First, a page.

On Friday, July 10, 2015, the Wil Eisner Comic Industry Awards were announced during San Diego Comic Con. Five titles and six volumes were announced in the Best US Edition of International Material – Asia, essentially the manga category, but only one title could win. The award went to Drawn and Quarterly’s release of Showa 1939-1944 A History of Japan and Showa 1945-1953: A History of Japan by Shigeru Mizuki.
The title faced some tough competition as it went up against Viz Media’s All You Need is Kill, One-Punch Man, and Master Keaton, Vertical’s In Clothes Called Fat, and Yen Press’ Wolf Children: Ame and Yuki. The volumes of Showa that were nominated and won covered Japan’s history from World War II to the aftermath and Occupation. The series was nominated last year for both an Eisner and a Harvey, for the first volume, 1926-1939.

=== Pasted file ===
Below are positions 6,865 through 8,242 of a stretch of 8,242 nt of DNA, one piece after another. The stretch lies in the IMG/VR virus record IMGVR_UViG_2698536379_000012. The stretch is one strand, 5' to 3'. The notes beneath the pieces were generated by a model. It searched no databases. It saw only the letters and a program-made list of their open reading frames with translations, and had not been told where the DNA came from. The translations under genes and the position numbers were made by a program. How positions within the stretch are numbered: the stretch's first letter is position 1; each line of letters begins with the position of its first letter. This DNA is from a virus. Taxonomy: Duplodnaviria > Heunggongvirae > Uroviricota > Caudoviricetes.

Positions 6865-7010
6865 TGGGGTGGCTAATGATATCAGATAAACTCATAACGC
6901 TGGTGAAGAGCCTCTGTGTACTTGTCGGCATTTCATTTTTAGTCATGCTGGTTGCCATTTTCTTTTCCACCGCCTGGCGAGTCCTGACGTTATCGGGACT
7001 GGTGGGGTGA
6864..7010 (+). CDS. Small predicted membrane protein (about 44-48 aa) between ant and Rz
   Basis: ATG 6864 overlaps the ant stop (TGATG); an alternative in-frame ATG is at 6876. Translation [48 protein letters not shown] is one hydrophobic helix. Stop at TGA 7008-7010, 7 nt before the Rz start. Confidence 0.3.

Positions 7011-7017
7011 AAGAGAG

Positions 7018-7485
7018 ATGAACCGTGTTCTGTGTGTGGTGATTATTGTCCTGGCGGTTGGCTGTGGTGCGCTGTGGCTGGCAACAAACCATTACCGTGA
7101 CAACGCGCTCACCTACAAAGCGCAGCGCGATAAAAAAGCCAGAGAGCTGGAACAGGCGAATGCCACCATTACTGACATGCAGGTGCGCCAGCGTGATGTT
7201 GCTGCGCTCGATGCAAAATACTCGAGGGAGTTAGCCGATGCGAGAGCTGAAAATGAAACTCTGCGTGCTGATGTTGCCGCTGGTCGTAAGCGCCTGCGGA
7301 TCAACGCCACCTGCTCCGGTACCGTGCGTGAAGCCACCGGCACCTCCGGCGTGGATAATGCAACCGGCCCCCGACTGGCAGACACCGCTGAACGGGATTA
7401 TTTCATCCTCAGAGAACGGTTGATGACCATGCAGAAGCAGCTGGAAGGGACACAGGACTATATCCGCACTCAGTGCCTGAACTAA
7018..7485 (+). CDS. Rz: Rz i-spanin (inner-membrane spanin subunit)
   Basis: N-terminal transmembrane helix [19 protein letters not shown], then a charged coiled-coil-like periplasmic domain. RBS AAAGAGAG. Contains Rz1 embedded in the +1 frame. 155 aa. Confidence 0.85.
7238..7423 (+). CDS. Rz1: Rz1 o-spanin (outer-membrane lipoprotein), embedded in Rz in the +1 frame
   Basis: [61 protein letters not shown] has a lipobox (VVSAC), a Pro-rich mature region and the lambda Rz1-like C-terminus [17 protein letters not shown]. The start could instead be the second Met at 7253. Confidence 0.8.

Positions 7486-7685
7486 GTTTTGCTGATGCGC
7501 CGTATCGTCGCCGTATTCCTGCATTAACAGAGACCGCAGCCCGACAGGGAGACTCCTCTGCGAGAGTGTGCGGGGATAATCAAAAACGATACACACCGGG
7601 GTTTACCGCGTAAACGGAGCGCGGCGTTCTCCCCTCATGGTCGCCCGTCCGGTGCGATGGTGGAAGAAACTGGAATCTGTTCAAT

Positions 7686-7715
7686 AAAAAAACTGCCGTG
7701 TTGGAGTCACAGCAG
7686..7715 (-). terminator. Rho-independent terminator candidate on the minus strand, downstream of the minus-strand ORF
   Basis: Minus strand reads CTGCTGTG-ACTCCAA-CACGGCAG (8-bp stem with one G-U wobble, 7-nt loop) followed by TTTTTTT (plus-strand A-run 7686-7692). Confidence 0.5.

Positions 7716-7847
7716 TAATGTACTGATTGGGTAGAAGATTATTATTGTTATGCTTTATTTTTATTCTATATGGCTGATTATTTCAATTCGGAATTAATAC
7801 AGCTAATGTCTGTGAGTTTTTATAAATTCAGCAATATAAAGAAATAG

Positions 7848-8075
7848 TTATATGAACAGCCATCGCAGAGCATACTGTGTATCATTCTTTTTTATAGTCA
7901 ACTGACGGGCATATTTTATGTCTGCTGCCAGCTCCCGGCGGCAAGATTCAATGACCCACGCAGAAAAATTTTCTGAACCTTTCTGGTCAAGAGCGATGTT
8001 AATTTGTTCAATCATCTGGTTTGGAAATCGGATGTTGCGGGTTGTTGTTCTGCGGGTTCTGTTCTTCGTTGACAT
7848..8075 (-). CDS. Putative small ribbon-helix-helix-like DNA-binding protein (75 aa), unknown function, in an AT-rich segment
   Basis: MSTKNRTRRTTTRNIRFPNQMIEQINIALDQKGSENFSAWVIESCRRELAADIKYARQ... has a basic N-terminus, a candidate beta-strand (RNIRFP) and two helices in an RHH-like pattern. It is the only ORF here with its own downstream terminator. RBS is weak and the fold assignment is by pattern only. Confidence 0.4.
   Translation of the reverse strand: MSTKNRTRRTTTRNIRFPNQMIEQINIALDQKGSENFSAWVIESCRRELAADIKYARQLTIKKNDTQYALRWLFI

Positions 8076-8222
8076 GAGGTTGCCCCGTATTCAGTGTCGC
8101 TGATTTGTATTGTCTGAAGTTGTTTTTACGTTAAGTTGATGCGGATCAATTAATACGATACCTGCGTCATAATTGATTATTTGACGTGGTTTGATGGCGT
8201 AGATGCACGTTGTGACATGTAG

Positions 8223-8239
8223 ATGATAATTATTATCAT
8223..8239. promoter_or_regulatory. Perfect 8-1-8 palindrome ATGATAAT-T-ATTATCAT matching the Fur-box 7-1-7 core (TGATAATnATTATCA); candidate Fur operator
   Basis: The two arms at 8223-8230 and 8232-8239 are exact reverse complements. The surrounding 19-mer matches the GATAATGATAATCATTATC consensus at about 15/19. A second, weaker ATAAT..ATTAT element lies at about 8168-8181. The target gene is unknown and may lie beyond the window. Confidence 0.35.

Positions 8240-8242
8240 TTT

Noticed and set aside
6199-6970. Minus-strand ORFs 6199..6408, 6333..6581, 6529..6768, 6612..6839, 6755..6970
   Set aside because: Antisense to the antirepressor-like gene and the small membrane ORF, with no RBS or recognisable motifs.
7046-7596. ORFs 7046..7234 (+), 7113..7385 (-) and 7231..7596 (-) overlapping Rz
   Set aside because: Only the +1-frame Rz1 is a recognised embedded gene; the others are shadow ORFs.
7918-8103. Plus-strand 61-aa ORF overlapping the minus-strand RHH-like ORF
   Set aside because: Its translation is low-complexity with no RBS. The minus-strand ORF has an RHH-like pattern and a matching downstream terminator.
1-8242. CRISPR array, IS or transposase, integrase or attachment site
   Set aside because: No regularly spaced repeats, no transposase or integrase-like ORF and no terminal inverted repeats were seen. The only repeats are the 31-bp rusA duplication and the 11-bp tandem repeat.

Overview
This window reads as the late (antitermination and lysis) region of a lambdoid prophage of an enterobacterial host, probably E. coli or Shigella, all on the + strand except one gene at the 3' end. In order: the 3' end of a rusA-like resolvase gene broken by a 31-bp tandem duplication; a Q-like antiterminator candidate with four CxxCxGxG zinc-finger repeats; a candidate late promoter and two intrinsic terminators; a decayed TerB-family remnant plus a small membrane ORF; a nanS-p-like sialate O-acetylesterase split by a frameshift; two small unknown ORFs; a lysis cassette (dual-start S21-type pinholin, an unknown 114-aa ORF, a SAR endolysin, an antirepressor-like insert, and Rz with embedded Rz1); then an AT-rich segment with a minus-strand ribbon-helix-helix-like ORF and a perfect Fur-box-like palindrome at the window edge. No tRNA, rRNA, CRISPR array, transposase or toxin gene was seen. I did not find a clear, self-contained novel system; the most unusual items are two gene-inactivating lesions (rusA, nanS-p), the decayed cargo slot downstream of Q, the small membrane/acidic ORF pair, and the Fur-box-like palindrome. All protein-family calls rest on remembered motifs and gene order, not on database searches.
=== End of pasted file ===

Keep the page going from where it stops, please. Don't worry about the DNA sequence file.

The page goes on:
I haven’t had a chance to read any of these volumes yet. My love of history has them on my want list, but my wallet has told me to wait. I must admit I was hoping Master Keaton would win. I do love that series so much, and the first volume was a great showcase for who Keaton is and what he does. But I certainly can’t fault the awards committee for picking not just the title, but both volumes. It portrays a dramatic time in Japan’s history and shows that history doesn’t have to be boring.